A common tenet in biology is that complex traits, such as gene networks, are the result of natural selection. In this paper Lynch shows "that many of the qualitative features of known transcriptional networks can arise readily through the non-adaptive processes of genetic drift, mutation and recombination".
These findings raises the questions about whether natural selection is strictly necessary for the emergence of complex traits.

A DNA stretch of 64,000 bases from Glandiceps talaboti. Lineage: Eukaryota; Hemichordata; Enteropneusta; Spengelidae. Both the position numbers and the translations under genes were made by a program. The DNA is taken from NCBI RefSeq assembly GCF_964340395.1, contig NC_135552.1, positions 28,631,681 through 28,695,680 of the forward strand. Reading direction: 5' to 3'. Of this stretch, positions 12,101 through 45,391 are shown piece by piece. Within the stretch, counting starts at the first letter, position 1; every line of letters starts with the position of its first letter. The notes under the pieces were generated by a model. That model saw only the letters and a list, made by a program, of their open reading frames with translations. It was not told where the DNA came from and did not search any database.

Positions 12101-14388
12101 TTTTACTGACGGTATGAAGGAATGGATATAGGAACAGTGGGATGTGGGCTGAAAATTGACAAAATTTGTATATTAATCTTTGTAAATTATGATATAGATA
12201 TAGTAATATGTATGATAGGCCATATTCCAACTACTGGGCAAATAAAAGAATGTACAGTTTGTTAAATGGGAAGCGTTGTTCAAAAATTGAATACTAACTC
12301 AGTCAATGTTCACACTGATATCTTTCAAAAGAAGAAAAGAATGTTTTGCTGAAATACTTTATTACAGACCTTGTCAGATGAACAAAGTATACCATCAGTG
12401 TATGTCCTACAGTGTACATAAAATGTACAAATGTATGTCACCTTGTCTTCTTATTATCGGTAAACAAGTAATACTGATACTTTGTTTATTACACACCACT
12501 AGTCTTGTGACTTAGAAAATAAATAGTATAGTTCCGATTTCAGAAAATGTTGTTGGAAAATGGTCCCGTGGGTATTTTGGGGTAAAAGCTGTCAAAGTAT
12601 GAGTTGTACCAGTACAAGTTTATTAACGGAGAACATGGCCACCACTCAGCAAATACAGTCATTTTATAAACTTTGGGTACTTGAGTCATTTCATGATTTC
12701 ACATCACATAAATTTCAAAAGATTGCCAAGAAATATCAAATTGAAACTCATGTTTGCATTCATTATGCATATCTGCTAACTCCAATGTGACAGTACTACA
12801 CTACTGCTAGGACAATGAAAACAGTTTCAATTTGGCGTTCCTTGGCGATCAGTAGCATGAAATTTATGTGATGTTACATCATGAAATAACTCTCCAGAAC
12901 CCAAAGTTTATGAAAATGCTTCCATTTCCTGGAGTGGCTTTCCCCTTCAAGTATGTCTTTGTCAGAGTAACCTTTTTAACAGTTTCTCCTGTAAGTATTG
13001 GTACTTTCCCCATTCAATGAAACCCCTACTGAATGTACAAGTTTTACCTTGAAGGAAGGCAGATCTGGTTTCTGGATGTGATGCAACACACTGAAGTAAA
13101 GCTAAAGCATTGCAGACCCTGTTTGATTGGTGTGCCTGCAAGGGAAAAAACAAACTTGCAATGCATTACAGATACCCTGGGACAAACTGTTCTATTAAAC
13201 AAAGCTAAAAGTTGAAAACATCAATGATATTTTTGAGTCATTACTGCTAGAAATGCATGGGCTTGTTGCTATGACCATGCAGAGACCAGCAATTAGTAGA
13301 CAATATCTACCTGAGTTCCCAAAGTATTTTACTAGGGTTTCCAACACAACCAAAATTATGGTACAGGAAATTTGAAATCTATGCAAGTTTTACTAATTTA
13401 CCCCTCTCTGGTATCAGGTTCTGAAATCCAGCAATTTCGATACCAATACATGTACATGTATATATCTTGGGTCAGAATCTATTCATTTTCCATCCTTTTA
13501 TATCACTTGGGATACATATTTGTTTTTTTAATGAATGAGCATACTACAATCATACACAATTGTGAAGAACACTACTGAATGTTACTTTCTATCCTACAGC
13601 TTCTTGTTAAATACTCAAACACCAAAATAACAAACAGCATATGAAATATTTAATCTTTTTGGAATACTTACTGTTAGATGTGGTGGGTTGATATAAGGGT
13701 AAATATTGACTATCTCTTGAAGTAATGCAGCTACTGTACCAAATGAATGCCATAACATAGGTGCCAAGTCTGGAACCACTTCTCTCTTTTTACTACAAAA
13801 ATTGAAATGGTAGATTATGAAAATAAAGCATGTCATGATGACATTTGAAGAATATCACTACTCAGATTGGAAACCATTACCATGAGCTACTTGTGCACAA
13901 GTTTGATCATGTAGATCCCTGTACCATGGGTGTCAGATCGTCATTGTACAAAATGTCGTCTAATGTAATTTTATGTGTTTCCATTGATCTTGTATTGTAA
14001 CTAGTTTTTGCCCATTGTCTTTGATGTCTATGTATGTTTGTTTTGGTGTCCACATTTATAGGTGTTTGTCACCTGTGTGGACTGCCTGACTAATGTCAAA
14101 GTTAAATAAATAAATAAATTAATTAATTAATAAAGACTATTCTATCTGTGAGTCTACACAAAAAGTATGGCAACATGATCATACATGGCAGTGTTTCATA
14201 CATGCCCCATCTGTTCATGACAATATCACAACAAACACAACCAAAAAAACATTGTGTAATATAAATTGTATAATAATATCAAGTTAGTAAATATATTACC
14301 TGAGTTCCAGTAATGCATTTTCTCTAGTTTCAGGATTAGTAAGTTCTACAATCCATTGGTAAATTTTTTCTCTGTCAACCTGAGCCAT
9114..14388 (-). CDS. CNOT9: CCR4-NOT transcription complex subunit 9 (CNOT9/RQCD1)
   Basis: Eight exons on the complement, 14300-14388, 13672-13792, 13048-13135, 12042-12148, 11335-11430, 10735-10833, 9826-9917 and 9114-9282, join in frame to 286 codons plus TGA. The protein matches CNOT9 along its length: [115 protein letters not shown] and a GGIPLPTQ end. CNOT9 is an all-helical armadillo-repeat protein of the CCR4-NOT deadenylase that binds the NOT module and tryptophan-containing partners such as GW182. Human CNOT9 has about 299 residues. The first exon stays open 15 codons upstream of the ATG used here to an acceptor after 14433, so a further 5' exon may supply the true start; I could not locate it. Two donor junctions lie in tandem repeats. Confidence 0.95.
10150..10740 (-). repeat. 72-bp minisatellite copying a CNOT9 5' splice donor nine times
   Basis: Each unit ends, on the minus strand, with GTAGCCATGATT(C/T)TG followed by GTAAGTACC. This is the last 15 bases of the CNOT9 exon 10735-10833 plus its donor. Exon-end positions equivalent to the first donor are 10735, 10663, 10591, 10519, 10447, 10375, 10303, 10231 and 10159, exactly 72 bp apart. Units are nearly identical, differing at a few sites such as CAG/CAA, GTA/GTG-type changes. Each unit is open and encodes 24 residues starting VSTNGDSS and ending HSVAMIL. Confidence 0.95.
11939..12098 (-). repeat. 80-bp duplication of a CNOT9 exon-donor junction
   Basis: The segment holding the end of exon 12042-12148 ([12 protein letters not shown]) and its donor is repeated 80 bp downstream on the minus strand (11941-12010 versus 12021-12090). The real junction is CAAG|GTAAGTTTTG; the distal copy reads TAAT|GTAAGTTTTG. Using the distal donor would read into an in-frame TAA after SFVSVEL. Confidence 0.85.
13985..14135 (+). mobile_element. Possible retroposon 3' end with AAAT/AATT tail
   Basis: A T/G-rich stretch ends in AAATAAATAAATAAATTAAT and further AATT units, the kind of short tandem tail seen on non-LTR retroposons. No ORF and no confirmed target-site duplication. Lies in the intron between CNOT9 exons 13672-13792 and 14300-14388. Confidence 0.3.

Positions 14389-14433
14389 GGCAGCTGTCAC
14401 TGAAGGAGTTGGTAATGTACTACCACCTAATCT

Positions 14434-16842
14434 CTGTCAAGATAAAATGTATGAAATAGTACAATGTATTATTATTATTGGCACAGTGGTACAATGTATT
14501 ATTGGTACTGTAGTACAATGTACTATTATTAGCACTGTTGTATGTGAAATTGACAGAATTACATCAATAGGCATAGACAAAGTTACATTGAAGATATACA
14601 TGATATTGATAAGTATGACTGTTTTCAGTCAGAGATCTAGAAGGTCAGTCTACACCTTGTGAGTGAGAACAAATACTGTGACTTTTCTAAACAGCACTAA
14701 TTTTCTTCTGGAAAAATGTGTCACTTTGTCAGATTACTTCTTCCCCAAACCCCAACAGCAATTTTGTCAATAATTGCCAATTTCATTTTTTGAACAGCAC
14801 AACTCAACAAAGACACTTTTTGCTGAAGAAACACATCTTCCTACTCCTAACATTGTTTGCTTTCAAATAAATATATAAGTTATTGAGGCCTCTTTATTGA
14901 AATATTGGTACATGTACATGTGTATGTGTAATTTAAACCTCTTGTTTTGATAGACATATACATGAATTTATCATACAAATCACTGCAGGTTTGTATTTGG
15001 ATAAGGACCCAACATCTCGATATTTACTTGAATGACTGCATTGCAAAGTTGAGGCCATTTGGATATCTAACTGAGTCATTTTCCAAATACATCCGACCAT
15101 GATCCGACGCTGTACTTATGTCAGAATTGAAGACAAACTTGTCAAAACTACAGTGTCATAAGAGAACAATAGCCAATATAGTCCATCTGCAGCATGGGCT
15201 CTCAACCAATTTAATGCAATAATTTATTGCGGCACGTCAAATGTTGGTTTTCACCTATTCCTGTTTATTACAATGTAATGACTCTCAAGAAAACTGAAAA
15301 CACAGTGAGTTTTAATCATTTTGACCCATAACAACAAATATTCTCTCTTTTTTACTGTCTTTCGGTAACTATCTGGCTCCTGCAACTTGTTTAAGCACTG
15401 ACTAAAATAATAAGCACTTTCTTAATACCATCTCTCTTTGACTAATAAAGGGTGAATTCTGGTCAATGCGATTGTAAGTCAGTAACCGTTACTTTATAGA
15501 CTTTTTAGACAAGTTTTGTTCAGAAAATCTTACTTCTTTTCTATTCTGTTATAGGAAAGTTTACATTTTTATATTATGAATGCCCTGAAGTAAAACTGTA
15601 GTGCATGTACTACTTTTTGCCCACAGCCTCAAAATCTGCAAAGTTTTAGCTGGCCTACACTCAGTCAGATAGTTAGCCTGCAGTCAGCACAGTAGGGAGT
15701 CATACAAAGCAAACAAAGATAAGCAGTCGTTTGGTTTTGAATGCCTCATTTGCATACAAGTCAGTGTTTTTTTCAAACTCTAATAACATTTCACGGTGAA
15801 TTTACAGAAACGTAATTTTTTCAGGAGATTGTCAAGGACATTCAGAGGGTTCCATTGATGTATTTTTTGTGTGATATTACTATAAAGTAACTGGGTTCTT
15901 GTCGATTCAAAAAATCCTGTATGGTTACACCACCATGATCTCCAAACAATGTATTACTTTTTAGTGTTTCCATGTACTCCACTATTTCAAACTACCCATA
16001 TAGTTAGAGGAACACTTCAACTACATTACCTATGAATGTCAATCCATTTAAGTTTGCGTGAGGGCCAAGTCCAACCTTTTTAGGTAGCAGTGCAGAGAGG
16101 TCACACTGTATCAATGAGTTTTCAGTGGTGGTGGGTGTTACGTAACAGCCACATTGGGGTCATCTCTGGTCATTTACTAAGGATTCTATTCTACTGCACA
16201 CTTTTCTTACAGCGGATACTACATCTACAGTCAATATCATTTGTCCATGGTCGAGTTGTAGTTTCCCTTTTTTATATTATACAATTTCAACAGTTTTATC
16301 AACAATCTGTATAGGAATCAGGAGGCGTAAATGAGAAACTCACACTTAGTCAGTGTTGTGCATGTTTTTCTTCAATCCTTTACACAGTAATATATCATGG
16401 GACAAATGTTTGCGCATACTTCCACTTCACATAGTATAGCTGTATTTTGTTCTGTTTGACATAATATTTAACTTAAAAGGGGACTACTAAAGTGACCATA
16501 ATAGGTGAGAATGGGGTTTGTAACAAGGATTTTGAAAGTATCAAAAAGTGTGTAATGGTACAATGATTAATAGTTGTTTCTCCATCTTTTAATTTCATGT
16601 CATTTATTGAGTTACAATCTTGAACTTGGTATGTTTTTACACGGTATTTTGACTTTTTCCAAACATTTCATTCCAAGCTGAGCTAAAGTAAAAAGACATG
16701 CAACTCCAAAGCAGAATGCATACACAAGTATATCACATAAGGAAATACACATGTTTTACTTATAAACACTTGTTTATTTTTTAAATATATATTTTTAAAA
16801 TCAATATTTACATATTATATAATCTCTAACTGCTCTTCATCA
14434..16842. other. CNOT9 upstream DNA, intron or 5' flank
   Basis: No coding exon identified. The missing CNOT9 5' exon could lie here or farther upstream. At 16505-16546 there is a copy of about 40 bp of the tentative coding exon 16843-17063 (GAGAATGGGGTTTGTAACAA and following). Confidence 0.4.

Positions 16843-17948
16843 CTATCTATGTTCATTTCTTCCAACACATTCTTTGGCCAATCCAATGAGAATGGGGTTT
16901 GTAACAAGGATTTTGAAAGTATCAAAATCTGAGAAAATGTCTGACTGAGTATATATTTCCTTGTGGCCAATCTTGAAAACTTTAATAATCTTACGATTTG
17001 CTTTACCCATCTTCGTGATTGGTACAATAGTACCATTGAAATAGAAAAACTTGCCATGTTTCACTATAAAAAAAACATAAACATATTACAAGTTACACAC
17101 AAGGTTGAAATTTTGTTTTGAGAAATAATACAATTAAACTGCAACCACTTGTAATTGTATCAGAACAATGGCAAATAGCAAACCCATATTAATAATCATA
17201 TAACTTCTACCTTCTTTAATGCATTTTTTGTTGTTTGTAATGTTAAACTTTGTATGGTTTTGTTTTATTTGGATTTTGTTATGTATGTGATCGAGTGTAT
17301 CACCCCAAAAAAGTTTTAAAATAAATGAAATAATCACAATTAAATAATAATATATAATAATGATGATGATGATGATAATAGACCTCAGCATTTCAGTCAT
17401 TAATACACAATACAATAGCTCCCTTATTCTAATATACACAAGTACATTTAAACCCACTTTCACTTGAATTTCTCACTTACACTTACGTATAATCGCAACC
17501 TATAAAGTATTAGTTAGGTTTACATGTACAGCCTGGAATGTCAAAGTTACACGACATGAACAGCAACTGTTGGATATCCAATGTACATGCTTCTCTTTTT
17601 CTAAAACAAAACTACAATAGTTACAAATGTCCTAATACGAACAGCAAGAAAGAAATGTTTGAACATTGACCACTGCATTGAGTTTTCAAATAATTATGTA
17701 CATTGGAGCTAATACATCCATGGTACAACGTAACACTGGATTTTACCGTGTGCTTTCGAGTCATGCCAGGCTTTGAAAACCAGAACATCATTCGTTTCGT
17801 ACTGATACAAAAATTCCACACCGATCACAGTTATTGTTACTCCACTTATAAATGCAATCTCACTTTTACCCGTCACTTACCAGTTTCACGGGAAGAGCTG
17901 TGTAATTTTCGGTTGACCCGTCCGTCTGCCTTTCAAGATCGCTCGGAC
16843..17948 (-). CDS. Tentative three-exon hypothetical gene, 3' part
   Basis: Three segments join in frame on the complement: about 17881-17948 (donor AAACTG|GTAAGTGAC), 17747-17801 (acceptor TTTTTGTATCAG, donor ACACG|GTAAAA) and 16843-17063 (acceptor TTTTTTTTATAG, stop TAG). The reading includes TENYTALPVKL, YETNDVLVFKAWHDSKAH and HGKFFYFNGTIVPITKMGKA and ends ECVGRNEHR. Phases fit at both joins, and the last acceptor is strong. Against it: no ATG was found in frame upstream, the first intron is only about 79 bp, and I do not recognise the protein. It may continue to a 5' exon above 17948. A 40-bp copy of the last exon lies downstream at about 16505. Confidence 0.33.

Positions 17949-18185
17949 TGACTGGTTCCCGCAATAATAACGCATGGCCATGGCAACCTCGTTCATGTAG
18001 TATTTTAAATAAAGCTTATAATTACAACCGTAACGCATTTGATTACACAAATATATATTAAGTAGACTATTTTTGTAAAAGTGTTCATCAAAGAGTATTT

These findings highlight the importance of endogenous processes that lead to innovation, irrespective of exogenous constraints or environmental demands.
Within this framework, “the production of novelty” is not merely a reaction to environmental changes, it is rather a active exploration of the “possible and attainable” primarily grounded in the organizational structure of the biosystem as suggested by Varela and Maturana and later on by Stuart Kauffman
Lynch M. The evolution of genetic networks by non-adaptive processes. Nat Rev Genet. 2007 Oct;8(10):803-13.